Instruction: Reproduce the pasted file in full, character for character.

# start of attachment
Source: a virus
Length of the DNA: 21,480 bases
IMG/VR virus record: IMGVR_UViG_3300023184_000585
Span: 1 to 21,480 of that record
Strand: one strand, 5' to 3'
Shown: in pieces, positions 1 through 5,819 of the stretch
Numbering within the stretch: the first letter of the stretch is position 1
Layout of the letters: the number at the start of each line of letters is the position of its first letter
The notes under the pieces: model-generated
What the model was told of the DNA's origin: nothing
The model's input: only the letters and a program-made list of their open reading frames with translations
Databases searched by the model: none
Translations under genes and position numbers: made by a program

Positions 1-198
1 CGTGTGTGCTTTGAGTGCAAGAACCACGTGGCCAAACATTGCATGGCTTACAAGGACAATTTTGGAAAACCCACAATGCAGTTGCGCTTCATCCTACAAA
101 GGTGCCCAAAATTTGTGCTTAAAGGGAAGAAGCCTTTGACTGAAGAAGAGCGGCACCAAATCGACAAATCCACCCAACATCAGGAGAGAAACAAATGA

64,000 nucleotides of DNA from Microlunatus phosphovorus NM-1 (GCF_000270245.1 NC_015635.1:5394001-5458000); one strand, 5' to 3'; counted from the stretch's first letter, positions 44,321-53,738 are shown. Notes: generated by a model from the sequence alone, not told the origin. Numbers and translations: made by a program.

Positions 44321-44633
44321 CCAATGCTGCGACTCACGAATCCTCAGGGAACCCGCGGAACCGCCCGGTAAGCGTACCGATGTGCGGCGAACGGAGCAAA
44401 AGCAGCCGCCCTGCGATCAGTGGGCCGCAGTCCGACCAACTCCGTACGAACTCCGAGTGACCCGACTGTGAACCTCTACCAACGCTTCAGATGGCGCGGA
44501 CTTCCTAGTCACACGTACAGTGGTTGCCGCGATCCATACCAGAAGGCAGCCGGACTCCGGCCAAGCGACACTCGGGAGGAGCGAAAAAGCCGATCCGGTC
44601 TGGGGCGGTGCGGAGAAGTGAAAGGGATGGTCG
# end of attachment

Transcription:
Source: a virus
Length of the DNA: 21,480 bases
IMG/VR virus record: IMGVR_UViG_3300023184_000585
Span: 1 to 21,480 of that record
Strand: one strand, 5' to 3'
Shown: in pieces, positions 1 through 5,819 of the stretch
Numbering within the stretch: the first letter of the stretch is position 1
Layout of the letters: the number at the start of each line of letters is the position of its first letter
The notes under the pieces: model-generated
What the model was told of the DNA's origin: nothing
The model's input: only the letters and a program-made list of their open reading frames with translations
Databases searched by the model: none
Translations under genes and position numbers: made by a program

Positions 1-198
1 CGTGTGTGCTTTGAGTGCAAGAACCACGTGGCCAAACATTGCATGGCTTACAAGGACAATTTTGGAAAACCCACAATGCAGTTGCGCTTCATCCTACAAA
101 GGTGCCCAAAATTTGTGCTTAAAGGGAAGAAGCCTTTGACTGAAGAAGAGCGGCACCAAATCGACAAATCCACCCAACATCAGGAGAGAAACAAATGA

64,000 nucleotides of DNA from Microlunatus phosphovorus NM-1 (GCF_000270245.1 NC_015635.1:5394001-5458000); one strand, 5' to 3'; counted from the stretch's first letter, positions 44,321-53,738 are shown. Notes: generated by a model from the sequence alone, not told the origin. Numbers and translations: made by a program.

Positions 44321-44633
44321 CCAATGCTGCGACTCACGAATCCTCAGGGAACCCGCGGAACCGCCCGGTAAGCGTACCGATGTGCGGCGAACGGAGCAAA
44401 AGCAGCCGCCCTGCGATCAGTGGGCCGCAGTCCGACCAACTCCGTACGAACTCCGAGTGACCCGACTGTGAACCTCTACCAACGCTTCAGATGGCGCGGA
44501 CTTCCTAGTCACACGTACAGTGGTTGCCGCGATCCATACCAGAAGGCAGCCGGACTCCGGCCAAGCGACACTCGGGAGGAGCGAAAAAGCCGATCCGGTC
44601 TGGGGCGGTGCGGAGAAGTGAAAGGGATGGTCG